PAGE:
Zachary Tartol's Facebook wall is a large bundle of trouble. His mother (Herbalife Board Member John Tartol's sister) recently posted a video from Herbalife's Facebook page posted in 2009, touting the business opportunity. It is titled "Why Herbalife? Why Now?" and it includes the following:

CEO Johnson with his famous tag-line of "We have the solution to these tough economic times"

"You can finally earn what you're worth"

"Take your family on vacations" and "Give your family all the extras that they deserve"

It concludes with countless people asking "What are you waiting for?" Then CEO Johnson himself stating "So why are you waiting? Come on, at Herbalife we've got the answer to these tough economic times."

In summary, Herbalife posted a video clip with countless testimonies saying in a rough economy, this is your solution. Despite Herbalife's 2014 statement of average compensation staying otherwise, misrepresentation of earnings potential is the very thing Vemma is now facing shutdown for. Posting the statement of average compensation alone doesn't protect the company, because on countless occasions, Herbalife board member John Tartol, his sister and nephew, CEO Johnson and Herbalife distributors alike frequently distort earnings potential with irresponsible income claims.

Moving on, Zachary Tartol posts a video clip on August 26, 2015 which can be summarized by the following:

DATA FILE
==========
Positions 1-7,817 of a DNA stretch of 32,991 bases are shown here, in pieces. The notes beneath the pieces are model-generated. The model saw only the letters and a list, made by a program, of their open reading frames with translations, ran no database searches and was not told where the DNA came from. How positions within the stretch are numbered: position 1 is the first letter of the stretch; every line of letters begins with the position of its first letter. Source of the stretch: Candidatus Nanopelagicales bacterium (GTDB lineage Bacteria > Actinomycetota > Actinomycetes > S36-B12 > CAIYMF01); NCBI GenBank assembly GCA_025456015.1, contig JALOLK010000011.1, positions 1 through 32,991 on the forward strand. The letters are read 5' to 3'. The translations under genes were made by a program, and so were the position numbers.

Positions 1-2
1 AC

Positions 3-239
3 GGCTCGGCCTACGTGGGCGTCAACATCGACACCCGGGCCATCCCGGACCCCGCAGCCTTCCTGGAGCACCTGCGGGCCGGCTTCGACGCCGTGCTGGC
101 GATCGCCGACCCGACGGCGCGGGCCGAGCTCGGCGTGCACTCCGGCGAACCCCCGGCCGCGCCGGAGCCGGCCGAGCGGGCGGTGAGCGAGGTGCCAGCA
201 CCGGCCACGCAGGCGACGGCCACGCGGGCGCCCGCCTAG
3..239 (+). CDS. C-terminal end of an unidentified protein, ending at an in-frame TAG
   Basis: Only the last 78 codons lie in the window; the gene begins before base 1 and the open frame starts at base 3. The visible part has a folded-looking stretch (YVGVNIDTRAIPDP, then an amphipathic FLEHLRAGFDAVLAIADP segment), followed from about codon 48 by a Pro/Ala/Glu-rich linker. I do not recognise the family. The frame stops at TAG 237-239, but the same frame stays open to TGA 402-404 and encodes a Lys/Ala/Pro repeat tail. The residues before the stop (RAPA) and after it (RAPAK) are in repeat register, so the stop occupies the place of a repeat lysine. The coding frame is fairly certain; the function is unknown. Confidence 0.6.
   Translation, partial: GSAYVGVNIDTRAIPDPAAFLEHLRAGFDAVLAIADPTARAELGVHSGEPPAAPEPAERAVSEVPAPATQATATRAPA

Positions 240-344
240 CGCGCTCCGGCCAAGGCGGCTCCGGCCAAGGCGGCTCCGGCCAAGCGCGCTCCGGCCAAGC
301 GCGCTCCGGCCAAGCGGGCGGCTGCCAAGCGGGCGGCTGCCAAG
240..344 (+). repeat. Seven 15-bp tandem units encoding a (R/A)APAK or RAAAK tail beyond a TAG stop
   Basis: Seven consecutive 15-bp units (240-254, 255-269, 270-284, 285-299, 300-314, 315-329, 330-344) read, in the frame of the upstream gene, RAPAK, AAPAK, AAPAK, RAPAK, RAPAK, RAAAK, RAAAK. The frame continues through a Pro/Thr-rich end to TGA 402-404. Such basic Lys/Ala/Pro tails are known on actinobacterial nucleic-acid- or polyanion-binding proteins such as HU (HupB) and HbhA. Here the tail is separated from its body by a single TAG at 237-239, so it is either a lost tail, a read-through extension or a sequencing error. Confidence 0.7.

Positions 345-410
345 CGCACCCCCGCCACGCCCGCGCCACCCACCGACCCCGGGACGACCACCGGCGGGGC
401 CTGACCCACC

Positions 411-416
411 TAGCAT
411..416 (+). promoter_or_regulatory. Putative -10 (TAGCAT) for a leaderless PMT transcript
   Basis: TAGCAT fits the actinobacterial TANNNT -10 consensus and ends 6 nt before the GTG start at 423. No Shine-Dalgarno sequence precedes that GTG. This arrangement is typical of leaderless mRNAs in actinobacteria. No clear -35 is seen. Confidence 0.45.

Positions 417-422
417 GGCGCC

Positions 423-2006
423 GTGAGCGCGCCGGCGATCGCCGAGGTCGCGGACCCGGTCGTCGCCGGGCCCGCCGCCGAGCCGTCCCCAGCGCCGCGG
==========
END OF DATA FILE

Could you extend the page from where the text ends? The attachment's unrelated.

Think 2-5 years in advance. Chart out activities, goals and action plans so you can get over "the now." Focus on rewards of the future and never mind if things aren't working out in the current. Have the chart plotted out to getting to the Chairmain's Club. If you focus on the past, change is extremely difficult. He goes on to describe a situation with an individual he once opened a nutrition club with. This individual (Louis) lived nearly 2 hours away from the nutrition club, and recently had a newborn child. One of his original goals was that he wanted to be a better dad for his kid than his dad was for him. This was tough because he had to make the sacrifice away from his son so he could in turn, give his son the things and lifestyle he never had. He made the commitment, woke up before his son woke up, got home when his son was already in bed for several months until one day Louis walked in and started crying. He claimed he hadn't seen his son until they opened the nutrition club. Zachary stated he then started talking to Louis as to his "why he's doing this in the first place." Essentially, Zachary Tartol talked Louis into continuing to neglect his son in pursuit of the Herbalife business so he could at a later point have the money to buy his son (who he never sees) material things he himself never received as a child.